Interesting, in norwegian you "wash up", but in Dutch, we "wash down" (afwassen). :D
In German it works both ways :D
"abwaschen" (wash down)
"aufwaschen" (wasch up)
I translated this as "First, we must wash up" and it counted it right, but to my American ears, that's completely different than "First, we need to do the dishes".
I found the meaning "clean crockery and cutlery after use" for "wash up" in the dictionary, but it was marked chiefly British.
Hmm, that's mildly problematic, because at least in Southern American English, 'wash up' means to 'quickly and lightly clean oneself, usually before dinner.' Two different things are being washed at two different times around the meal.
As a Midwesterner, "wash up" implies cleaning yourself before dinner. It rarely implies doing the dishes.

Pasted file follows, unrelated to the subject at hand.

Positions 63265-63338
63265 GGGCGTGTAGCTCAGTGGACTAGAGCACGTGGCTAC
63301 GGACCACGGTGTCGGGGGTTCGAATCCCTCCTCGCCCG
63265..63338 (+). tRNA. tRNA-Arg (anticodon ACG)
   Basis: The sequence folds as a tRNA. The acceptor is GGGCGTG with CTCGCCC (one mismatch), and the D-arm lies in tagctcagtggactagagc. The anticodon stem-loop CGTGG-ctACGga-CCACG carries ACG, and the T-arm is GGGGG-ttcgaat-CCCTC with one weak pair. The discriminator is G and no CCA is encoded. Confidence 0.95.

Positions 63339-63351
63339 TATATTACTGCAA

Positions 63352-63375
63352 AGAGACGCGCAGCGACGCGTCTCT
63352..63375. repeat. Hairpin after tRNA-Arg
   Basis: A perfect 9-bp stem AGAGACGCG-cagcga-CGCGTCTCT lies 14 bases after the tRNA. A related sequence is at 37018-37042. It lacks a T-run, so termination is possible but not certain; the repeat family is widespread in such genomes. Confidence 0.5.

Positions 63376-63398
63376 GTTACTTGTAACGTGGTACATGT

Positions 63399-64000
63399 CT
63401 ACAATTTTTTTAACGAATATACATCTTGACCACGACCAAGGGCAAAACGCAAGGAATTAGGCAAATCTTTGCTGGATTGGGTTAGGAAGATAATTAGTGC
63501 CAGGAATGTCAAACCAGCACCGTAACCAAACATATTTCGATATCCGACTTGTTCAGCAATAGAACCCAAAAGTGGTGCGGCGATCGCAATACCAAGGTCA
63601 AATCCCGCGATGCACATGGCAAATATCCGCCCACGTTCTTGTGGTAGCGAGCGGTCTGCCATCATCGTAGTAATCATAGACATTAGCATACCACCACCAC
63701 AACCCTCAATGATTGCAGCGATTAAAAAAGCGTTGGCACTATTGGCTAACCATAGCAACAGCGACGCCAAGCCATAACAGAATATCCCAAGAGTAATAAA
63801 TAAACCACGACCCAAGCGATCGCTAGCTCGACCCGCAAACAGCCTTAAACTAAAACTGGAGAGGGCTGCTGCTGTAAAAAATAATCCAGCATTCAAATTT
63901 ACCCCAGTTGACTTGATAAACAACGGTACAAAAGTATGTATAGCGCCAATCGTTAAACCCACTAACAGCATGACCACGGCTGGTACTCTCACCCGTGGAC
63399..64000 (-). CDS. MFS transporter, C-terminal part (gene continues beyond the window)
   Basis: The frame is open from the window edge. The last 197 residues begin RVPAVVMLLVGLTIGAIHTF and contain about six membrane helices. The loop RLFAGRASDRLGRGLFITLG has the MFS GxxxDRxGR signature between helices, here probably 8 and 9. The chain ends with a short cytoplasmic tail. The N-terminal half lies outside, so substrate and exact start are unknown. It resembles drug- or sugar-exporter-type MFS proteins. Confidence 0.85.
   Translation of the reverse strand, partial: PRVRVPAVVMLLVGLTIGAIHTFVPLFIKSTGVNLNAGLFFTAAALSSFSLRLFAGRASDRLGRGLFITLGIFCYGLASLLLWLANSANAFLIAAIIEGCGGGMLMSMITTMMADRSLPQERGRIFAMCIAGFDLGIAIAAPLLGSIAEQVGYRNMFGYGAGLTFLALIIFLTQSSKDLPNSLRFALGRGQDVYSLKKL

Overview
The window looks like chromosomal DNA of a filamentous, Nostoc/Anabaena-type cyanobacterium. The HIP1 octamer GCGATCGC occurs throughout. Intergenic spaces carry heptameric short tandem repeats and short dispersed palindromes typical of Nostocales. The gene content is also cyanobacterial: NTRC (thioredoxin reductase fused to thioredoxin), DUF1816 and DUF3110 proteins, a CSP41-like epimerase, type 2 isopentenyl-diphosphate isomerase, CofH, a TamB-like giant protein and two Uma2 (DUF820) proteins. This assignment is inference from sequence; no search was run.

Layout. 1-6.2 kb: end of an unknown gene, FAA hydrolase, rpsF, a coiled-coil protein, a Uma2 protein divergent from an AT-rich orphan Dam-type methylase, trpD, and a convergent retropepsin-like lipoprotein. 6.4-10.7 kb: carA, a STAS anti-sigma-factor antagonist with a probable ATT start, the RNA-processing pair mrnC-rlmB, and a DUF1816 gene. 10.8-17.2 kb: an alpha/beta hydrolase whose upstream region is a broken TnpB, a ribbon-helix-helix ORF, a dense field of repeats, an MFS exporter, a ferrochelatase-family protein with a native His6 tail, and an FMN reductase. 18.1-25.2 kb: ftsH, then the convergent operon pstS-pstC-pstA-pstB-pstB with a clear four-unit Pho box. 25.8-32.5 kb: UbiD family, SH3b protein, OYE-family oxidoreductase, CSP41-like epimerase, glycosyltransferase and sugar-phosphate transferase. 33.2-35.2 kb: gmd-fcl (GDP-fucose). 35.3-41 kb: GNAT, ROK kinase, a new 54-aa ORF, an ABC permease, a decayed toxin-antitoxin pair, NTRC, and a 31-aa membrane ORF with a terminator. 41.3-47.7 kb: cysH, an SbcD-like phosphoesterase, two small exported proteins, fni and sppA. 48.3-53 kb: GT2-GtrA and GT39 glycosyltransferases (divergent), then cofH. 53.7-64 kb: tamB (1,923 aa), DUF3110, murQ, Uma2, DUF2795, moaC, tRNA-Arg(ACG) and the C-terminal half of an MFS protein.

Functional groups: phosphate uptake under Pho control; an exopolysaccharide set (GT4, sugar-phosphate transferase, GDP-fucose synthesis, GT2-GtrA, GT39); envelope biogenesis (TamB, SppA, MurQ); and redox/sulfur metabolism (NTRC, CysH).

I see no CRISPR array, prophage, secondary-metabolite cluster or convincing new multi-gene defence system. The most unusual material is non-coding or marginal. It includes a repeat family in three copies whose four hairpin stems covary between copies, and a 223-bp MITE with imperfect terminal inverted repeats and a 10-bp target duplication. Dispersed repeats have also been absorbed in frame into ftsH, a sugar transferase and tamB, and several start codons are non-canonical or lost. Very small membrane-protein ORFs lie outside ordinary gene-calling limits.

Yes, same here. "Wash up" seems to be an English idiom. We just "do the dishes".
British English definitely uses "wash up" to mean clean the dishes. Hence dish detergent is called "washing up liquid".
In Australia we use "wash up" as well but we call the soap dishwashing liquid.
In the discussion for a related sentence I pointed out the same thing and was told that vaske opp could mean to wash oneself, but it's less common. It would be great to hear a native speaker's input.
I have heard the phrase "to do the washing-up" for doing the dishes... And "washing-up liquid" for dish washing soap.
I often use them interchangeably.
I'm American. This seems perfectly fine to me.
Brit English speaker here - I would say do the washing up or do the dishes. Even better, I must put these in the dishwasher! I wouldn't say 'wash up', but it may be a regional variation